1. Page 181, Question 7-8 In Your Court: Criminal Liability and Sentencing. Gavin, a fifteen-year-old student, was eating lunch on the grounds of a school. He threw a half-eaten apple toward the outside wall of a classroom some distance away. The apple sailed through a slowly closing door and struck a teacher who was in the room. The teacher was knocked to the floor and lost consciousness for a few minutes. Gavin was charged with assault by “any means of force likely to produce great bodily injury.” Gavin stated that he did not intend to hit the teacher but only intended to see the apple splatter against the outside wall. Assume that you are one of the judges on the appellate court panel reviewing this case and answer the following questions. (See Criminal Liability.) 1. What are the two elements of criminal liability? Are both elements present in this case? 2. The trial court convicted Gavin, among other things, to send a message to his classmates that his actions were wrong. Is this a sufficient reason, in itself, to convict a defendant such as Gavin? Why or why not?

Miller, Roger LeRoy. Cengage Advantage Books: Essentials of the Legal Environment Today (p. 181). Cengage Learning. Kindle Edition.

2. Page 247, Question 10-2

10–2. Doing Business Internationally. Macrotech, Inc., develops an innovative computer chip and obtains a patent on it. The firm markets the chip under the trade-marked brand name “Flash.” Macrotech wants to sell the chip to Nitron, Ltd., in Pacifica, a foreign country. Macrotech is concerned, however, that after an initial purchase, Nitron will duplicate the chip, pirate it, and sell the pirated version to computer manufacturers in Pacifica. To avoid this possibility, Macrotech could establish its own manufacturing facility in Pacifica, but it does not want to do this. How can Macrotech, without establishing a manufacturing facility in Pacifica, protect Flash from being pirated by Nitron? (See Doing Business Internationally.) 10–3. Dumping. Nuclear power plants use low-enriched uranium


Miller, Roger LeRoy. Cengage Advantage Books: Essentials of the Legal Environment Today (p. 247). Cengage Learning. Kindle Edition.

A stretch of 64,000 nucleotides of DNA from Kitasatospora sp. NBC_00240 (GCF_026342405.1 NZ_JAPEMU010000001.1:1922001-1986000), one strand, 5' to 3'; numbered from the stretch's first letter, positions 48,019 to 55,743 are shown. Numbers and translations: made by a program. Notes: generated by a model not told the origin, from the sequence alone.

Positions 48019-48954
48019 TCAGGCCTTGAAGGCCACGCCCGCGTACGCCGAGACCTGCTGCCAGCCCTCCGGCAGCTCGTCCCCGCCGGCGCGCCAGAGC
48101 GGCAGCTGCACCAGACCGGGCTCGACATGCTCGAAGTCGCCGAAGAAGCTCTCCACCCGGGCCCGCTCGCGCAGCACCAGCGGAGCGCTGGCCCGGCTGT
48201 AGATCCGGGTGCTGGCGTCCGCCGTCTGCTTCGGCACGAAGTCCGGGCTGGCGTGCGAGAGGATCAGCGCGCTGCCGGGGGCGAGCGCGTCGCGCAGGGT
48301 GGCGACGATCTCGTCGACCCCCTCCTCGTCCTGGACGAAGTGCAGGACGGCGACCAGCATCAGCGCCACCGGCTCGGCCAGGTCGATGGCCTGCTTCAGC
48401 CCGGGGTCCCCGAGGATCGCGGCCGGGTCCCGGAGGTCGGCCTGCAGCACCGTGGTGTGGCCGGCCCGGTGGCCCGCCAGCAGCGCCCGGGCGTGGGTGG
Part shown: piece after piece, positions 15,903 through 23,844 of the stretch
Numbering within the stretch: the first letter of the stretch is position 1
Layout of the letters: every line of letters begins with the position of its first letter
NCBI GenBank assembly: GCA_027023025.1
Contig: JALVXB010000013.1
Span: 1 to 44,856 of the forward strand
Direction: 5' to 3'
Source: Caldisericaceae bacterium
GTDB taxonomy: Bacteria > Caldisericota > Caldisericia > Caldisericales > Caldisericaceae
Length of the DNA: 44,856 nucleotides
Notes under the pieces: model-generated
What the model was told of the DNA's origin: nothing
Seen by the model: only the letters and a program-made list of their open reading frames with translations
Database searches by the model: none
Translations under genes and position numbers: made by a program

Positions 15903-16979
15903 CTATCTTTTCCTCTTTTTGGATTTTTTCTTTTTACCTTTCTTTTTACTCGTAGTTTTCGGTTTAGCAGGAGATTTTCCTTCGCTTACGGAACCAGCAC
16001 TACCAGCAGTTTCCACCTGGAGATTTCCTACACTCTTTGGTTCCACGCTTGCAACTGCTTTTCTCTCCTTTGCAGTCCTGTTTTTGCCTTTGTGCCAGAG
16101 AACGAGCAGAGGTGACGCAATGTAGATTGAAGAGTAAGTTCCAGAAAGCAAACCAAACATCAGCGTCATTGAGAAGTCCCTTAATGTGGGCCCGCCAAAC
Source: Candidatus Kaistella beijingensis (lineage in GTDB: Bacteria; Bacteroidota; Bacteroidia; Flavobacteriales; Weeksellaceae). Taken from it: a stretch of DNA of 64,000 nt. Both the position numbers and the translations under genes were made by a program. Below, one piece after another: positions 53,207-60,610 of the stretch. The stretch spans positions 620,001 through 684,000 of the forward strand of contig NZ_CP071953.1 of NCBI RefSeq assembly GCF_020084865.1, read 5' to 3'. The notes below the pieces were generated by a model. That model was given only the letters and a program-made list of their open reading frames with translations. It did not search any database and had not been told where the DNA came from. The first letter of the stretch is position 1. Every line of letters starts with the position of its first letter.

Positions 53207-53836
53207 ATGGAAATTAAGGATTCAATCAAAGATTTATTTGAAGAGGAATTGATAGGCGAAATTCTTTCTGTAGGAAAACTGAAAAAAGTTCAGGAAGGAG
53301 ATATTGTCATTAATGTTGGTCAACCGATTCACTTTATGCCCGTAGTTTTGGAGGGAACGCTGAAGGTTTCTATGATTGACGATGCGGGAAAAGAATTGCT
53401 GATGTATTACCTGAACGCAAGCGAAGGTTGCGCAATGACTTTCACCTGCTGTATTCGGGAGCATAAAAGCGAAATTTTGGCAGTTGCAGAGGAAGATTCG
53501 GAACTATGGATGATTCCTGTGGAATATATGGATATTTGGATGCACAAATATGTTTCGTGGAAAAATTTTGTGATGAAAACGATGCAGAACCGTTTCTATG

3. Page 434, Question 16-2 Spotlight on Coca Cola—Family and Medical Leave Act. Jennifer Willis worked for Coca Cola Enterprises, Inc. (CCE), in Louisiana as a senior account manager. On a Monday in May 2003, Willis called her supervisor to tell him that she was sick and would not be able to work that day. She also said that she was pregnant, but she did not say she was sick because of the pregnancy. On Tuesday, she called to ask where to report to work and was told that she could not return without a doctor’s release. She said that she had a doctor’s appointment on “Wednesday,” which her supervisor understood to be the next day. Willis meant the following Wednesday. For more than a week, Willis did not contact CCE. When she returned to work, she was told that she had violated CCE’s “No Call/No Show” policy. Under this policy “an employee absent from work for three consecutive days without notifying the supervisor during that period will be considered to have voluntarily resigned.” She was fired. Willis filed a suit in a federal district court against CCE under the Family and Medical Leave Act (FMLA). To be eligible for FMLA leave, an employee must inform an employer of the reason for the leave. Did Willis meet this requirement? Did CCE’s response to Willis’s absence violate the FMLA? Explain. [Willis v. Coca Cola Enterprises, Inc., 445 F.3d 413 (5th Cir. 2006)] (See Family and Medical Leave.) 16–3. Minimum Wage. Misty Cumbie worked

Miller, Roger LeRoy. Cengage Advantage Books: Essentials of the Legal Environment Today (p. 434). Cengage Learning. Kindle Edition.

4. Page 456, Question 17-9

A Question of Ethics—Discrimination Based on Disability. Titan Distribution, Inc., employed Quintak, Inc., to run its tire mounting and distribution operation in Des Moines, Iowa. Robert Chalfant worked for Quintak as a second-shift supervisor at Titan. He suffered a heart attack in 1992 and underwent heart bypass surgery in 1997. He also had arthritis. In July 2002, Titan decided to terminate Quintak. Chalfant applied to work at Titan. On his application, he described himself as having a disability. After a physical exam, Titan’s doctor concluded that Chalfant could work in his current capacity, and he was notified that he would be hired. Despite the notice, Nadis Barucic, a Titan employee, wrote “not pass px” at the top of Chalfant’s application, and he was not hired. He took a job with AMPCO Systems, a parking ramp management company. This work involved walking up to five miles a day and lifting more weight than he had at Titan. In September, Titan eliminated its second shift. Chalfant filed a suit in a federal district court against Titan, in part, under the Americans with Disabilities Act (ADA). Titan argued that the reason it had not hired Chalfant was not that he did not pass the physical, but no one—including Barucic—could explain why she had written “not pass px” on his application. Later, Titan claimed that Chalfant was not hired because the entire second shift was going to be eliminated. [Chalfant v. Titan Distribution, Inc., 475 F.3d 982 (8th Cir. 2007)] (See Discrimination Based on Disability.) 1. What must Chalfant establish to make his case under the ADA? Can he meet these requirements? Explain. 2. In employment-discrimination cases, punitive damages can be appropriate when an employer acts with malice or reckless indifference to an employee’s protected rights. Would an award of punitive damages to Chalfant be appropriate in this case? Discuss.

Miller, Roger LeRoy. Cengage Advantage Books: Essentials of the Legal Environment Today (p. 456). Cengage Learning. Kindle Edition.